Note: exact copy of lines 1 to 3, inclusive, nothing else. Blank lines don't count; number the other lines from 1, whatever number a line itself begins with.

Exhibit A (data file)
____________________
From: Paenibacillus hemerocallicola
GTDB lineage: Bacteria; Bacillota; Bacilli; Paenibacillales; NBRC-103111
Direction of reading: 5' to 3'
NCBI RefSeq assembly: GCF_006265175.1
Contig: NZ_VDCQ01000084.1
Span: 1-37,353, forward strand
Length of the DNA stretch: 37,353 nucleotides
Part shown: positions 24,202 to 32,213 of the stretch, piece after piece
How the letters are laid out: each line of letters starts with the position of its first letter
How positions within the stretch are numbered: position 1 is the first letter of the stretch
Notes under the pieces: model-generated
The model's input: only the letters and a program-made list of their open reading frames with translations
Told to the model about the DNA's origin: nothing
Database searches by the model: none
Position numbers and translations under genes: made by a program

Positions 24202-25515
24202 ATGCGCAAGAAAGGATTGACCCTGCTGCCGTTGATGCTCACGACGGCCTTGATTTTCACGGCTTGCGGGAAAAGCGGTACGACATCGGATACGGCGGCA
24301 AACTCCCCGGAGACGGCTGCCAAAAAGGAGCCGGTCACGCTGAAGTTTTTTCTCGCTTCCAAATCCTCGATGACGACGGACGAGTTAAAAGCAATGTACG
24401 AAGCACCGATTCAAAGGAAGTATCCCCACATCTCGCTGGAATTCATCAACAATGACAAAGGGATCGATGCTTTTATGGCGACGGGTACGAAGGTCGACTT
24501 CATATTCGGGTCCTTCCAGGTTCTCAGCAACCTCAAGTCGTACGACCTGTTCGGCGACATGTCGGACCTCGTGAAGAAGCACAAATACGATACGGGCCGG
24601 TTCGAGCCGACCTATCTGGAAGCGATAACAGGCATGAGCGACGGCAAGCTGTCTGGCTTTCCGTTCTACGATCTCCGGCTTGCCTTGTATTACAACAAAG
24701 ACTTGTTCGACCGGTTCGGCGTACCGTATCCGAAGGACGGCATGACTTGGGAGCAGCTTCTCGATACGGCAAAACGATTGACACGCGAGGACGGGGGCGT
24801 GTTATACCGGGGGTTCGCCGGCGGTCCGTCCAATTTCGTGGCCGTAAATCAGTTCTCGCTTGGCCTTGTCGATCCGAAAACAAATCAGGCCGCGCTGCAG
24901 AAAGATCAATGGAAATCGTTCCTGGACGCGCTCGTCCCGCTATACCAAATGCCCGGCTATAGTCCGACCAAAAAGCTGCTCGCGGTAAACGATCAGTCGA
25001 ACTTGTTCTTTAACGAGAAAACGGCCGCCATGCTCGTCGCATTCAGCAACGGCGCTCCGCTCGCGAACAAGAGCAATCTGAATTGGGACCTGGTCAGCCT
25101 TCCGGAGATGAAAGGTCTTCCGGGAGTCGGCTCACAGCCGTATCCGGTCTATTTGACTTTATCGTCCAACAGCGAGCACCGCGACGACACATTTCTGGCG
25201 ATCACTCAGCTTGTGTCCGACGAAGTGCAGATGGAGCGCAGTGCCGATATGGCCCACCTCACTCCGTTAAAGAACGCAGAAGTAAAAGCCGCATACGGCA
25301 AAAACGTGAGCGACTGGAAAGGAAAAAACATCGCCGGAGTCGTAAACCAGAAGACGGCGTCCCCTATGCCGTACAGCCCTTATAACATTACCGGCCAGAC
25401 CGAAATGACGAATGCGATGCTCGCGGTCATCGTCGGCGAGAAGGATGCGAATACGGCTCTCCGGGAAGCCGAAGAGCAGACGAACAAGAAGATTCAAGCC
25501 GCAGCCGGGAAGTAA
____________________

From: Paenibacillus hemerocallicola
GTDB lineage: Bacteria; Bacillota; Bacilli; Paenibacillales; NBRC-103111
Direction of reading: 5' to 3'